https://www.mirror.co.uk/news/politics/bombshell-no-deal-brexit-documents-13238369

“Cash Machines Closing At A Rate Of More Than 250 A Month”

Rural areas and small businesses hit hardest:

“…A total of 76 protected ATMs – those which are located one kilometre or more away from one another – were lost in the period.

Of those, 43 had Post Office over-the-counter services available nearby while 12 could not be accessed by the public. Some 21 machines were shut down with no alternative access to cash.

The Federation of Small Businesses expressed concerns that the closures could hit small business owners in remote areas. …”

https://www.huffingtonpost.co.uk/entry/atm-closures_uk_5b993a88e4b0162f473313f0

“Business rates ‘to blame for high street decline’ “

“The boss of Tesco has warned that if the government does not reform business rates soon it will have contributed to the decline of high streets across Britain.

Dave Lewis, chief executive of the country’s largest supermarkets group, said: “A decision not to reform business rates by the government will be a statement of policy.

“It will be a deliberate decision not to support the retail industry. We believe businesses should pay taxes, as it is the responsible thing to do, but should the government be laying a heavier burden on a shrinking industry?” He said that the government was in danger of “overmilking” the retail industry through “completely disproportionate” and excessively high business rates and risked damaging the sector.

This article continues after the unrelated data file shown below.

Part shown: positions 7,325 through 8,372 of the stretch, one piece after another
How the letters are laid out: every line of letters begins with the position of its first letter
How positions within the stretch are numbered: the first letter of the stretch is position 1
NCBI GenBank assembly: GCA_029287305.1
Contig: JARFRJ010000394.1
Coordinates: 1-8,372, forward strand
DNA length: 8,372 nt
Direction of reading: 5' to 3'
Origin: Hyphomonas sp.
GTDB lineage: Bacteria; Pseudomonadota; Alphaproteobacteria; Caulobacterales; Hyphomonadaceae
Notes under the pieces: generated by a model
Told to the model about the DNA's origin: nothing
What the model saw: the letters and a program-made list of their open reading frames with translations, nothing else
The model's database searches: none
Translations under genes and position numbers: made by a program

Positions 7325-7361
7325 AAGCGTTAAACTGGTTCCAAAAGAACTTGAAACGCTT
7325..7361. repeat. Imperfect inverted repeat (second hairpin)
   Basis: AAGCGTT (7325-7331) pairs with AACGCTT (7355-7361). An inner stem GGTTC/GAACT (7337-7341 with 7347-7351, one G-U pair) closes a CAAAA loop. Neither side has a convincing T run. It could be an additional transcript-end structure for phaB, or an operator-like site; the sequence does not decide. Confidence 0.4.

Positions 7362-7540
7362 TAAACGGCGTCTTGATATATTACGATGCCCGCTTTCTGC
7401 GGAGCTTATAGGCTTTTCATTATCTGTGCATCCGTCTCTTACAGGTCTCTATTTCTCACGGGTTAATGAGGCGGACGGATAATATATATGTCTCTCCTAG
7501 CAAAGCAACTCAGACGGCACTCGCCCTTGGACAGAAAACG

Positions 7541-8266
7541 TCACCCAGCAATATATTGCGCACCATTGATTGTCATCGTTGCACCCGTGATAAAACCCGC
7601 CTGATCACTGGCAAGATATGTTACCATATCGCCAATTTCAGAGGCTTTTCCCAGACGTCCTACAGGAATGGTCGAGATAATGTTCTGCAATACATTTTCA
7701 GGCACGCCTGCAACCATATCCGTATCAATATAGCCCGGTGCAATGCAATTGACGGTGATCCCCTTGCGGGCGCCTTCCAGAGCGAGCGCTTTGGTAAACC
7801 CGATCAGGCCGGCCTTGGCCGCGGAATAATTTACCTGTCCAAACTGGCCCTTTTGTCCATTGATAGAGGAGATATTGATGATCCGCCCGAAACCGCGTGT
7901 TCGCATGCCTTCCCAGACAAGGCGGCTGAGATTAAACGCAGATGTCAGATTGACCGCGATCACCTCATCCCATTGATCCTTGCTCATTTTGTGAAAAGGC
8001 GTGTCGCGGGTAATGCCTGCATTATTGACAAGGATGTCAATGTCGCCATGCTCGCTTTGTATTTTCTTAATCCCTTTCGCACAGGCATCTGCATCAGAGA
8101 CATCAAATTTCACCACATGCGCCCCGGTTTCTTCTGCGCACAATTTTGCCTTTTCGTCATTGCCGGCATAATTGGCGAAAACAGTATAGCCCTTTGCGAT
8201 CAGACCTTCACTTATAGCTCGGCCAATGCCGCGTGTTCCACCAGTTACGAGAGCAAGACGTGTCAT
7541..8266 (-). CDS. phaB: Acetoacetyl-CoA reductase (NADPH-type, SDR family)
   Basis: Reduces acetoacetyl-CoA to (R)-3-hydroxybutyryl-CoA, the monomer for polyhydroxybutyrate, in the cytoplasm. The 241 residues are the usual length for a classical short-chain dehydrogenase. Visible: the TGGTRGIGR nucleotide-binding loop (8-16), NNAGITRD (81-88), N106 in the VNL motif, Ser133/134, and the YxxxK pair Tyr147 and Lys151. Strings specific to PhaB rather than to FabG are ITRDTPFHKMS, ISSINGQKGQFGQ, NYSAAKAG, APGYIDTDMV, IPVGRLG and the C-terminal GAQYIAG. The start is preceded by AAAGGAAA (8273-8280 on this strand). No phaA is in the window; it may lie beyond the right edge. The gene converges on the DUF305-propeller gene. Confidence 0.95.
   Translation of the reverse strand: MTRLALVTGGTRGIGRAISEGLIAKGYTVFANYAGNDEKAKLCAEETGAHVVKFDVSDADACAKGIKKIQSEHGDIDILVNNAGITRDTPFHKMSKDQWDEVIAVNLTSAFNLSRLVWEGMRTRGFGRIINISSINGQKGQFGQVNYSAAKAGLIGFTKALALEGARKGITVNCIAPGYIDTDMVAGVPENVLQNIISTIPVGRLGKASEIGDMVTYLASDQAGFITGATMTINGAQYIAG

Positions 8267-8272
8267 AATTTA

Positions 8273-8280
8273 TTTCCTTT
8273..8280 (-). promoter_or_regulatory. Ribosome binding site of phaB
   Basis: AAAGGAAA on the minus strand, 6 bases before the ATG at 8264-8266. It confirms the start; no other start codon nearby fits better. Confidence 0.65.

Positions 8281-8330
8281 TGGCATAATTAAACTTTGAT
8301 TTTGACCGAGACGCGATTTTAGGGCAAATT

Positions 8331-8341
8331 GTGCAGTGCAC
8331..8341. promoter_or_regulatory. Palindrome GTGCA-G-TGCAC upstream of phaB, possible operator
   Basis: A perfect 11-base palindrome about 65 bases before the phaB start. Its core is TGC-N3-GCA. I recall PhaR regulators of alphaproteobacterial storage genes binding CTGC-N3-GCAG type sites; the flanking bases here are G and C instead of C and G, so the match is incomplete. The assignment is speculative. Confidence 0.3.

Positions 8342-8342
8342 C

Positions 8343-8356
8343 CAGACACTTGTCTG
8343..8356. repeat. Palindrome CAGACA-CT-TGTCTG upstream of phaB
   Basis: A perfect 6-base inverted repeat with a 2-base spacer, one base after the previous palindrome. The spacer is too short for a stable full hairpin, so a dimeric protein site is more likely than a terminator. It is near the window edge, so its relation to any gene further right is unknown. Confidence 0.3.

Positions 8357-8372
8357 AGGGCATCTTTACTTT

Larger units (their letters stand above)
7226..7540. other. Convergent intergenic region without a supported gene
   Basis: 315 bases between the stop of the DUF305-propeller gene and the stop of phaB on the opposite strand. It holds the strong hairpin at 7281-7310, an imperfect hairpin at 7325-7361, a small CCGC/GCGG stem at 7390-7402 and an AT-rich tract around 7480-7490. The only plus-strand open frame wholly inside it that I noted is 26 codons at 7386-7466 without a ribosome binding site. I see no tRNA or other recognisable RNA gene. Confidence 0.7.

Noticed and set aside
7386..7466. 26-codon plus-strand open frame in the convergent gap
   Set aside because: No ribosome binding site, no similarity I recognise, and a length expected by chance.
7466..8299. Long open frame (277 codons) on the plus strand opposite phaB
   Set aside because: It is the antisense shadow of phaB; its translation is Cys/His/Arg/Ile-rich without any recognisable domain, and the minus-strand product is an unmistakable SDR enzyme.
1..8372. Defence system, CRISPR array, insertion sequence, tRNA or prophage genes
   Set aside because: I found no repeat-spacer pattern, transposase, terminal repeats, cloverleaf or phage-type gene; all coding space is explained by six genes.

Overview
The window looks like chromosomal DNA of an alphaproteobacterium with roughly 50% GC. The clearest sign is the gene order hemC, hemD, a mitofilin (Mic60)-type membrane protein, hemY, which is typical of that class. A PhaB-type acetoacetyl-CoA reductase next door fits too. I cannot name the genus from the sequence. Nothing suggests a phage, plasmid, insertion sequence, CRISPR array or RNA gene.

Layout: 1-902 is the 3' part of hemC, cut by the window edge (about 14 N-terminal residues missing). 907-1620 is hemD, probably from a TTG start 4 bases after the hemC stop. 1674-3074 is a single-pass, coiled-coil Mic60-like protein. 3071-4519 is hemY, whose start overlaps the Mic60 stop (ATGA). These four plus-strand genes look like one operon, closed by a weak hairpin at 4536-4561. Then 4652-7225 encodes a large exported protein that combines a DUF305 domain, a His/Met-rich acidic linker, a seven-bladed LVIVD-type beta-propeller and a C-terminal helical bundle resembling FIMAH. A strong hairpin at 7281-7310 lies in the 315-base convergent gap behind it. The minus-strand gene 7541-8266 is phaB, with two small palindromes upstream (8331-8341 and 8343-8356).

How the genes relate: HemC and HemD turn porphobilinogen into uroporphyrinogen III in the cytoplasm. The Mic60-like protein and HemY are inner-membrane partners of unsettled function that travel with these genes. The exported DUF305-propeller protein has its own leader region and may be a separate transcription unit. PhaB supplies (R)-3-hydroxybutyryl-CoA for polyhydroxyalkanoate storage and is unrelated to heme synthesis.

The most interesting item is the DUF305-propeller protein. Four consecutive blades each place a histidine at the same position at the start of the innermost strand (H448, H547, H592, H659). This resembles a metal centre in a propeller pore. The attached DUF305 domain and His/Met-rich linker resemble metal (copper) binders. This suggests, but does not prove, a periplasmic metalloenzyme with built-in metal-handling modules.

Business rates — a tax linked to the value of property that a business occupies — have become an increasingly fractious issue in the retail industry as traditional bricks-and-mortar operators labour under a tax burden not shared by online-only rivals.

Tesco’s rates bill is almost £700 million. The total annual business rates tax take for the Treasury is £30 billion. Mr Lewis said that while corporation tax had fallen [from 28 per cent to 19 per cent since 2010], inflation-linked business rates, which hit the retail sector harder than any other, had increased.

“Business rates have gone up while corporation tax has gone down very significantly and that is very different to everywhere else. The UK has the second highest property-based tax in the Organisation for Economic Co-operation and Development at 4.5 per cent [of the total tax take]: it is only 1 per cent in France and Germany,” he said. “The approach of most of the countries in the OECD is to tax businesses on their profitability and to help businesses with investment, but business rates is a tax on any investment I make in my stores.”